Suu Kyi's party gets legal recognition
Yangon - Myanmar authorities have allowed Aung San Suu Kyi's opposition to legally re-register, state media reported on Tuesday, clearing the way for the democracy champion's party to rejoin mainstream politics.
The move, which is expected to see the Nobel laureate stand for a seat in parliament in by-elections early next year, follows a series of reformist moves by a new military-backed government dominated by former generals.
Suu Kyi's National League for Democracy (NLD) was stripped of its status as a legal political party by the junta last year after it chose to boycott a rare election, saying the rules were unfair.
A brief announcement in the official New Light of Myanmar newspaper on Tuesday said that the country's election commission had approved the NLD's application to re-register as a political party.
The country formerly known as Burma has surprised even its critics over the past year, releasing Suu Kyi from years of house arrest, holding dialogue with the opposition and freeing some political prisoners.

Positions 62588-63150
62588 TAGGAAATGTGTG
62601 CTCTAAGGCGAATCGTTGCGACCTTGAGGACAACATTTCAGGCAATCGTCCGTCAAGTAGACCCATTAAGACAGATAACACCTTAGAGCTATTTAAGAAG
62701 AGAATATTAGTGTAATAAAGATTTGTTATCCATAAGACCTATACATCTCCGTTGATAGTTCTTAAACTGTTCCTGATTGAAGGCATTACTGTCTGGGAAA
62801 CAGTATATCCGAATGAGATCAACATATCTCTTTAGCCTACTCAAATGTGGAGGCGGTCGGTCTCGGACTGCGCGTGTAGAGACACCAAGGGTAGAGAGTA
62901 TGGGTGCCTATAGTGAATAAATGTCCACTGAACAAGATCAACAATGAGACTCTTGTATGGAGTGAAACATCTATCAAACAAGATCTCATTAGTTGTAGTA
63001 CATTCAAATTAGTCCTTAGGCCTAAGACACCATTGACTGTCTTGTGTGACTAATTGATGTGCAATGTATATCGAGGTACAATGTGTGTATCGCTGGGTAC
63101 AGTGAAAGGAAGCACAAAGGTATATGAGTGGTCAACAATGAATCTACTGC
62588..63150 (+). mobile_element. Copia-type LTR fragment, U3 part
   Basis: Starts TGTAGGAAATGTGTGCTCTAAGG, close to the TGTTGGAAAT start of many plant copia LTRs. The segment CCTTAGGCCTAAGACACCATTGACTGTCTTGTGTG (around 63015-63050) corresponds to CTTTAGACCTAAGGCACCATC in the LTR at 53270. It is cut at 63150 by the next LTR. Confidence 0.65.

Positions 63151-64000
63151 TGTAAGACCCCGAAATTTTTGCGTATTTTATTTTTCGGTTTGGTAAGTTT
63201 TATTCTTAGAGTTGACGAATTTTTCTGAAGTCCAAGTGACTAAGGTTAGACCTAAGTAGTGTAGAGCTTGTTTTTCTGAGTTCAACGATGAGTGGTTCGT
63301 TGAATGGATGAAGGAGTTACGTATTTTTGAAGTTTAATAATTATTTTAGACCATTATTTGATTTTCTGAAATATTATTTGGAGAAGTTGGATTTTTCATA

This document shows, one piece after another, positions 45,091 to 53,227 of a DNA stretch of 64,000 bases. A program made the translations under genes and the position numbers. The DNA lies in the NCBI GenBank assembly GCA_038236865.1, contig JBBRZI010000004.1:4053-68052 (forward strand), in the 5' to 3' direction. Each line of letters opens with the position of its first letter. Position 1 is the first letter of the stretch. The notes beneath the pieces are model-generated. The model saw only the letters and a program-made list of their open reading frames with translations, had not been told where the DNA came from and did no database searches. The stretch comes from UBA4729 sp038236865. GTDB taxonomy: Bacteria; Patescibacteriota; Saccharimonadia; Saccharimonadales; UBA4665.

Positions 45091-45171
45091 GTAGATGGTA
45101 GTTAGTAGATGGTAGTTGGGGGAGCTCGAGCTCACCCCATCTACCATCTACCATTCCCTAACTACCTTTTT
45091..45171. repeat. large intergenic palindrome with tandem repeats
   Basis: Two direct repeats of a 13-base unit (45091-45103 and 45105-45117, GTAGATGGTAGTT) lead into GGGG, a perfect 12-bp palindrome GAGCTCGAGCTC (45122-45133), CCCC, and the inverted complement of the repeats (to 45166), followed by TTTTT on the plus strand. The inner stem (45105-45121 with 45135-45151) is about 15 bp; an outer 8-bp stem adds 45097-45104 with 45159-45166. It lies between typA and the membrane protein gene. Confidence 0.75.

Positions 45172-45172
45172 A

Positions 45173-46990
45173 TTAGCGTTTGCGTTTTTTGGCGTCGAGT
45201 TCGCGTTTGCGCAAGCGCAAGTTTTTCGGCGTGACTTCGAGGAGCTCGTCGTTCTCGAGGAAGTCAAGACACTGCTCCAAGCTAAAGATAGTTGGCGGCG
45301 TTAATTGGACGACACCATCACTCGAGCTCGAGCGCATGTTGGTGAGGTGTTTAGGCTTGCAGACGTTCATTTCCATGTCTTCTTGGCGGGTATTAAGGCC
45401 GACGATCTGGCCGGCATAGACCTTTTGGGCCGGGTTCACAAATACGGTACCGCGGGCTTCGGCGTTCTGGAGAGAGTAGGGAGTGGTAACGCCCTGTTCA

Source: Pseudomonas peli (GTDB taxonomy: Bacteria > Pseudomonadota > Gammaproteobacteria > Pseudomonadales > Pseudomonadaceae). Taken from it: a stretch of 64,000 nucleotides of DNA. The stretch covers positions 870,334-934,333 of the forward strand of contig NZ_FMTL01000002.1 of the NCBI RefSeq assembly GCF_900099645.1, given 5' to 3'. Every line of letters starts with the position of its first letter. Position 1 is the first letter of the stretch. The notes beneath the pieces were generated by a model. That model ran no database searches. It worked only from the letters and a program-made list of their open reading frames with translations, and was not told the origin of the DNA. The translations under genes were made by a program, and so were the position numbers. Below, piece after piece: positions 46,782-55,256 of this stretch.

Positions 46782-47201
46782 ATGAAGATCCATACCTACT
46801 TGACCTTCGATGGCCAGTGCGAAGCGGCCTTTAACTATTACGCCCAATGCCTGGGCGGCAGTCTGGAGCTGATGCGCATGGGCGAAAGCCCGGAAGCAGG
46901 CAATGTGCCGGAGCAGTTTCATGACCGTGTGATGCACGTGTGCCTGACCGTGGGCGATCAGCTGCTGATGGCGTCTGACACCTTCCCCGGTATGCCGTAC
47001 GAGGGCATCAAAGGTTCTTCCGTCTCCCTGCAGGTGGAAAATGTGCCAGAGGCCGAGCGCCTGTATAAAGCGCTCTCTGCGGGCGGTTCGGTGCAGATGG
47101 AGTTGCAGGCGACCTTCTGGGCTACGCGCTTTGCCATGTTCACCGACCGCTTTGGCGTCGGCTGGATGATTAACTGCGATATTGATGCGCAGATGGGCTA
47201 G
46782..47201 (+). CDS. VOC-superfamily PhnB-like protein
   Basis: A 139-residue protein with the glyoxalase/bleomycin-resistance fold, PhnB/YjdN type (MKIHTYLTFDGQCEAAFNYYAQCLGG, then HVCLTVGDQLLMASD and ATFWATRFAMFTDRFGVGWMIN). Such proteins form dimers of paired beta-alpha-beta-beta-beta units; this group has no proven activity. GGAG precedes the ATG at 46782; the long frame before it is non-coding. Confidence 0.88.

Suu Kyi has said she will take part in upcoming by-elections, although no date has been set.
On Monday her party said it had chosen the image of a fighting peacock gazing at a white star as its new symbol, replacing its trademark bamboo hat, which was used by a breakaway group that participated in the 2010 election.
Suu Kyi's party won a 1990 poll but was never allowed by the generals to take power.
It refused to participate in the November 2010 vote - the first in two decades - mainly because of rules that would have forced it to expel imprisoned members.
Suu Kyi, who has spent most of the past two decades in detention, was under house arrest at the time and released just days after the polls.